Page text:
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Congressional leaders reach agreement to avoid government shutdown: 1.6 billion by 2024

Mike Johnson and Chuck Schumer will now have to get the legislation through the House and Senate.

Mike Johnson

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Congressional leaders reached a preventive agreement to avoid a government shutdown, projected for next January 19. House Speaker Mike Johnson (R-LA) came up with a proposal along with Chuck Schumer (D-NY), which will now have to pass through both chambers to avoid the first shutdown since 2019.

The agreement is similar to the 2023 agreement, as it includes additional budget changes that would allow an increase in non-defense discretionary funding, including veterans' benefits, health care, and nutritional assistance. However, Johnson noted that this would be offset by negotiated spending cuts.

In turn, it includes an increase of about 3% in military programs and sets defense funding at $886 billion for the current fiscal year.

The House speaker acknowledged that the funding levels "will not satisfy everyone, and they do not cut as much spending as many of us would like." However, he clarified that this is the "most favorable budget agreement Republicans have achieved in over a decade."

In turn, Schumer celebrated the agreement on social media, where he wrote that the agreement would "keep the investments for hardworking American families secured by the legislative achievements of President Biden and Congressional Democrats."

Capitol Hill must send the legislation to Joe Biden's desk by January 19, when the first spending deadlines, such as Agriculture, Transportation, Energy and Veterans Affairs, will begin to arrive.

The history of the government shutdown in the United States

The United States decides how to spend public money year after year when Congress approves what is called the Appropriations Bill. The deadline that legislators have to agree to the bill is October 1. If there is no approved text by then, the Federal Government closes.

The logic comes from the National Constitution, specifically from Article 1, Section 9: "No Money shall be drawn from the Treasury, but in Consequence of Appropriations made by Law; and a regular Statement and Account of the Receipts and Expenditures of all public Money shall be published from time to time."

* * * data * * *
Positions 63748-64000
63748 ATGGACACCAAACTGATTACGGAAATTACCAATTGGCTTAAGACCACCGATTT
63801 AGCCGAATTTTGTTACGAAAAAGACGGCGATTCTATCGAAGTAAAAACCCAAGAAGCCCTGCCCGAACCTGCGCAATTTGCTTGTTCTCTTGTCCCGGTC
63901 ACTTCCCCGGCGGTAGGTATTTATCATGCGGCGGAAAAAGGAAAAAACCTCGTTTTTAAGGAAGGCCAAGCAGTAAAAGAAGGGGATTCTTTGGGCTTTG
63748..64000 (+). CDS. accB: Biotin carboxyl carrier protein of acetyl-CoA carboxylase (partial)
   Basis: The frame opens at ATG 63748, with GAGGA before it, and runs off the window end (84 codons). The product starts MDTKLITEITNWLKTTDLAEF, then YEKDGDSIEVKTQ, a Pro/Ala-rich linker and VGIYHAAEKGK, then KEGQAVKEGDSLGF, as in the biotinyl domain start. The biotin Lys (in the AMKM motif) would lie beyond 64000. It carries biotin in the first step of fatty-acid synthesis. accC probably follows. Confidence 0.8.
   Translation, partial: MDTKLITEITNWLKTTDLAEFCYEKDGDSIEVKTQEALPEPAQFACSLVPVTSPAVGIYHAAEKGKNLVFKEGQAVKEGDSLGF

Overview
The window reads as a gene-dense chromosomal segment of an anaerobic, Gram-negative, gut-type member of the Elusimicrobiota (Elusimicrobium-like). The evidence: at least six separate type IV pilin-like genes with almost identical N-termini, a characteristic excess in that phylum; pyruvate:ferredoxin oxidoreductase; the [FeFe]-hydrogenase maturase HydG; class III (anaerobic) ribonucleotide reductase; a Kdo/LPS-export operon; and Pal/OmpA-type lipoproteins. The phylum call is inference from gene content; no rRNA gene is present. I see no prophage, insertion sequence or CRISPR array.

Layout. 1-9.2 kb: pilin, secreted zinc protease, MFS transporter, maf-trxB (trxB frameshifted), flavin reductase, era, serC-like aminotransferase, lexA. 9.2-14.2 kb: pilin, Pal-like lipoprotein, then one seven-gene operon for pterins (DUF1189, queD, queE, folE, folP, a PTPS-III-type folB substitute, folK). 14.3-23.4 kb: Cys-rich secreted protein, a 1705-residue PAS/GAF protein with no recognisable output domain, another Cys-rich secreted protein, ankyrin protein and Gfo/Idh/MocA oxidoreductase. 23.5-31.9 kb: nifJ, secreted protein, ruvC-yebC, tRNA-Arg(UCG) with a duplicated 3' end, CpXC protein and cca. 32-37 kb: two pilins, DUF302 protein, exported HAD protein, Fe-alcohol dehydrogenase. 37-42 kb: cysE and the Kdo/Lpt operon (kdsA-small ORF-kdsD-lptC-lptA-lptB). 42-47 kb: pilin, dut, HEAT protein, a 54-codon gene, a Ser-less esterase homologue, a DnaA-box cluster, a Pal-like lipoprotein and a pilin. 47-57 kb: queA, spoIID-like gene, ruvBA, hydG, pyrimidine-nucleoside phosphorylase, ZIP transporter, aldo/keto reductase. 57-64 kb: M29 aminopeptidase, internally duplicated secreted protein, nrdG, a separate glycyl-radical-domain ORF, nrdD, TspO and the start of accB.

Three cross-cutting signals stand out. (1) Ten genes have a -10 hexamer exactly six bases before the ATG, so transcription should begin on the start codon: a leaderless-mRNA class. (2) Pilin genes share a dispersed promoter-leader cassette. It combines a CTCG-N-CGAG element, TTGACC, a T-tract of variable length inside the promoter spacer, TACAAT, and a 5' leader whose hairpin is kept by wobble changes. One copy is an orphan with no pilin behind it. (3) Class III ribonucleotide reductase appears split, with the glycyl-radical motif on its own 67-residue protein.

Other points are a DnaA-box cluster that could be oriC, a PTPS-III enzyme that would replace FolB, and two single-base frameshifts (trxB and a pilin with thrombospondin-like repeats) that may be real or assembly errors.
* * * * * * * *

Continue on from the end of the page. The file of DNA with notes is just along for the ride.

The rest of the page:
Once the closure is reached, certain agencies stop working. It can be all, some or one in particular. Its employees cannot work, and their pay is withheld until Capitol Hill agrees on a bill.

The United States was completely unaware of this scenario until well into the 20th century when the first government shutdown occurred in 1980. Jimmy Carter was the first president in charge during that situation, which lasted a little more than 24 hours. The closure was repeated in 1982 (twice), 1983, 1984 (twice), 1986, 1987, 1990, 1995 (twice), 2013, 2018 and 2019.

Counting 1980, on the first five occasions, Democrats controlled the House of Representatives, which usually promotes the Appropriations Bill. Ronald Reagan was the president who witnessed the most government shutdowns, eight between 1981 and 1989.

The last one, coincidentally the longest, was in 2019, when 35 days passed until everything worked normally again. It is estimated that 800,000 public employees did not receive their money during that time period.

One of the most memorable scenes of that closure occurred when Donald Trump, then president, had to receive the Clemson University football team, which had recently won the National College Football Championship. Since employees could not work, including in the kitchen, the president took out his wallet and bought food from McDonald's, Wendy's, and Burger King. "If it's American, I like it. Everything is American. No matter what we did, there's nothing you can have that's better than that, right?" the Republican said at the time.